Never use a receiver adapter to pull a bigger trailer with a small receiver. Maybe to just move it around a little, but not for any serious hauling. You also have to match the ball hitch to the trailer tongue. They do come in various sizes and styles. The trailer tongue itself will have the ball size required, normally stamped on it. This is critical for proper hook up and grounding of the trailer to the vehicle’s ground for lighting and brake systems.

3. Trailers/Haulers
This is where personal preference plays a big part in what you have, rent or use. Some like the light weight aluminum trailers, weighing appx 1000-1500lbs.


Some prefer the good old traditional steel trailers


Or maybe the enclosed type is what you want/have, which are heavier and cost more.



An enclosed trailer does provide much more protection and security for what’s inside along with keeping it out of the weather. Also very nice for tools, spare parts and rainy days with lawn chairs watching everyone else run for cover.

Utility trailers take on all shapes and sizes, so you decide what you want or need.






But don’t get something that is to small for what you have in mind for it. This includes, load capacity and tire size.

4. Trailer maintenance
This is the evil thing we know we should do, but why bother, “it worked just fine last time I used it”.

A. Start with a simple walk around a look at the trailer. What do the tires look like, the hitch, lights, all the lugnuts there, flooring and metal frame work?

B. Ramps, if used? Shape and overall condition? Rusting, broken welds, bent trailer parts?

C. Check tire pressure and tread. Trailer tires are different from vehicle tires. Tread patterns, side wall construction and load ratings. DON’T use anything other then tires designed for trailers, on trailers. You might get away with it for a little while, but not for long. Especially on those hot, long hauls. Break down in the middle of Mudhole, USA and see how much fun you have.





Which also means carrying a spare tire and a jack that works on your
trailer. Trailer rims have different rim bolt patterns so make sure you
get the right one.

D. Lights
Do they work properly for turns, stops, flashing and tail lights? How about the side lights? Depending on the length of the trailer depends on how many side lights at proper intervals are required. Are the lenses the right colors? If you have a license plate, you have to have a light for it. Wires? Cracked, frayed, hanging loose or bad connections?

Trailer Lighting & Wiring Technical Information

E. Brakes
When was the last time you check the linings? How about the wiring or fluid levels. Connections and do they even work? Electric ones you can put power to them and hear them click. Jack up the wheel and roll it while someone touches the tow vehicle brake pedal. Stop lights and brakes should work together as one.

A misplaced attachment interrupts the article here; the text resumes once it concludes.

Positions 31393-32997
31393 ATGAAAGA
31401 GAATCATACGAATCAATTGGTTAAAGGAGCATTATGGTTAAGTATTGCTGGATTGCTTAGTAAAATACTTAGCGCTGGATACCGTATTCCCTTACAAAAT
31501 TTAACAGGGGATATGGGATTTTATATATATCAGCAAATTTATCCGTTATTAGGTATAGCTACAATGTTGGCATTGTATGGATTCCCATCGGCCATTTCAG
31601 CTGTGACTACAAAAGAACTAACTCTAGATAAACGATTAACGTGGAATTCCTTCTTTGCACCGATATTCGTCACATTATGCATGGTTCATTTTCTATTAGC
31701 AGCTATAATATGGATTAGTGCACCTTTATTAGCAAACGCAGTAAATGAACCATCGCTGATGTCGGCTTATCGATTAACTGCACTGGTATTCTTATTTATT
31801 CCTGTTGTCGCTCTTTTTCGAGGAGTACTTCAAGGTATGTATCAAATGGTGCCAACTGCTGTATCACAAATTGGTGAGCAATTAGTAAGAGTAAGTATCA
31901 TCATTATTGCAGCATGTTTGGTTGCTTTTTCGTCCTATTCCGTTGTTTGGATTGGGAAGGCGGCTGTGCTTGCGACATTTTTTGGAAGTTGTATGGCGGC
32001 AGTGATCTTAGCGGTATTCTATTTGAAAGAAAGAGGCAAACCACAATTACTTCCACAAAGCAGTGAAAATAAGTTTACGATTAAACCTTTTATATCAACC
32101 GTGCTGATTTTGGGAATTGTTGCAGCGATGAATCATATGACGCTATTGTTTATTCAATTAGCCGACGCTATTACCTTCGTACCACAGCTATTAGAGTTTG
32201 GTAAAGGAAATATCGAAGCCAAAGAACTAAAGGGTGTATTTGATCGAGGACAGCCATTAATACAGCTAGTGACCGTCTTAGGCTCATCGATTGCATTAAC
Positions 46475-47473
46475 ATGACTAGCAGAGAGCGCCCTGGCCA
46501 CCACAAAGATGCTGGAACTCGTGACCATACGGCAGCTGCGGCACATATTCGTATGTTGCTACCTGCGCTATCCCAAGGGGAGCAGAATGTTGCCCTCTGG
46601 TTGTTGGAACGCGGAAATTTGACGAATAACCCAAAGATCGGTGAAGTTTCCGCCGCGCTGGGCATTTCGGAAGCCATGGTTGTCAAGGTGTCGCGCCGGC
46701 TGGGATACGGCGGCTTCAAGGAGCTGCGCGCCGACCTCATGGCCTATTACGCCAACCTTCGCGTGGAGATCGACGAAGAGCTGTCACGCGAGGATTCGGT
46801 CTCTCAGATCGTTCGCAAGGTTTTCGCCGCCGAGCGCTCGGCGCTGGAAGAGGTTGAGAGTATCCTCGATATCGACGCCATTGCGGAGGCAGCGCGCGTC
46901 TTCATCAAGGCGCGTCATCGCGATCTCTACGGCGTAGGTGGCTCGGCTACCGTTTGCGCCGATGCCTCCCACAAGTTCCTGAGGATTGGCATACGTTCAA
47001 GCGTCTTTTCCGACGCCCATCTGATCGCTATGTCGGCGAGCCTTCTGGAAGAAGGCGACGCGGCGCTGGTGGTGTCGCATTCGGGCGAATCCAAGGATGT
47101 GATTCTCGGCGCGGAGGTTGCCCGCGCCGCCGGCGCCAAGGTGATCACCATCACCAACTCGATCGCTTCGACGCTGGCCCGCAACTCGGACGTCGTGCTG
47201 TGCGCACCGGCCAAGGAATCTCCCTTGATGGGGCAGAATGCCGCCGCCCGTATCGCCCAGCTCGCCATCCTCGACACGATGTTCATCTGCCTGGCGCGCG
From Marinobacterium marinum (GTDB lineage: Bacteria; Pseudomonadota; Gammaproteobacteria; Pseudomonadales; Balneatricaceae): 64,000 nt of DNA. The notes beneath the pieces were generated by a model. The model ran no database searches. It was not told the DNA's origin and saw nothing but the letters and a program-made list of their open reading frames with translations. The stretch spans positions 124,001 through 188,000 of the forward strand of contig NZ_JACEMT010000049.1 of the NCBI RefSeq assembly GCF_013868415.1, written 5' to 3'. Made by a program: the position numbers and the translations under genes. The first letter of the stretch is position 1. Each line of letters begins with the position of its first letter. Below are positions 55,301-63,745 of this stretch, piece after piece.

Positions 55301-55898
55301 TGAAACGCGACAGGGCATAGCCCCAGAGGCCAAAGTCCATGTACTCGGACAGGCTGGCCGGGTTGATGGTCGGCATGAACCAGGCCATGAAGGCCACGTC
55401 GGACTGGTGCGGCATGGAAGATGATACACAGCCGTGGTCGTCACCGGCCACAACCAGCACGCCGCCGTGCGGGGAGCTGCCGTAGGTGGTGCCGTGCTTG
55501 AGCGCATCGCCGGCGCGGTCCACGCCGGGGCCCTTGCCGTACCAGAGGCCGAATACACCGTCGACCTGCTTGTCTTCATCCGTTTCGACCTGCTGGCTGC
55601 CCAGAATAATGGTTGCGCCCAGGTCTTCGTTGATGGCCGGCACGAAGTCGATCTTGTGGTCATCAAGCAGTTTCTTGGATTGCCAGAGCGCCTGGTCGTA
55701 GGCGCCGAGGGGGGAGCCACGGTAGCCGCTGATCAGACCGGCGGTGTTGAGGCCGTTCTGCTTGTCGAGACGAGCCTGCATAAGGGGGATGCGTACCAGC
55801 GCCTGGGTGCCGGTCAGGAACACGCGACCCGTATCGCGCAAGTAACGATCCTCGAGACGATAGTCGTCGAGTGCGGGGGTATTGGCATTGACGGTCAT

F. Wheel bearings
These do require maintenance and normal greasing like the older style wheel bearings. Seal replacement is the same to. Check your auto parts store and see if they do stock trailer axle seals. Keep a pair handy for those times when they can’t get them. Some bearing caps have zit fittings for a few strokes of grease once in a while. But don’t over do it or the seals will be damaged. If you own a boat trailer, wiring and bearings require closer inspects more often. Salt water is very corrosive.

G. Trailer tongue
Safety chains/cables, welds, wiring plug in, lift jack, back up battery for electric brakes. Emergency break away switch and cable? If you have electric brakes, most states and new trailers will have an emergency break away switch and battery mounted on the trailer just for that reason.


This is for when the hitch fails and the trailer breaks loose on its own. The battery should hold the brakes on, for appx 20 minutes. The battery requires some sort of charging system. I have an electric winch on my trailer that also powers the emergency brake system. The battery is recharged everytime I plug in to the trailer. The safety chains are to keep the trailer for rolling free of the hitch. Use only chains that are strong enough to hold the trailer. Cross them and don’t let them hang loose when securing them to your hitch.


Don’t let the chains get rusty or drag so as to get worn and weaken.
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By crossing of the chains makes it so the trailer’s tongue will fall into the chains and be held up off the road. This way it doesn’t dig into the road and have that “pole vault” effect.


H. Tie downs.
These need to be inspected and kept clean. Check for proper
ratchet action. Don’t let them set in the sun for long periods because they
deteriorate in strength from the sun exposure. Some states now, require
them to have a test date. Besides, these are what’s going to hold your
Pride and Joy on the trailer. Never shortcut the strength you need.

I. Safety Equipment
Fire extinguisher, reflective vest and reflective road markers. Just in
case. Changing a tire or other emergency at night, you’ll be hard to see.
So be a safe as possible. Even a few blocks of wood to block the trailer’s
wheels. This way if I do have to unhook it, it wouldn’t roll anywhere.

J. Accessories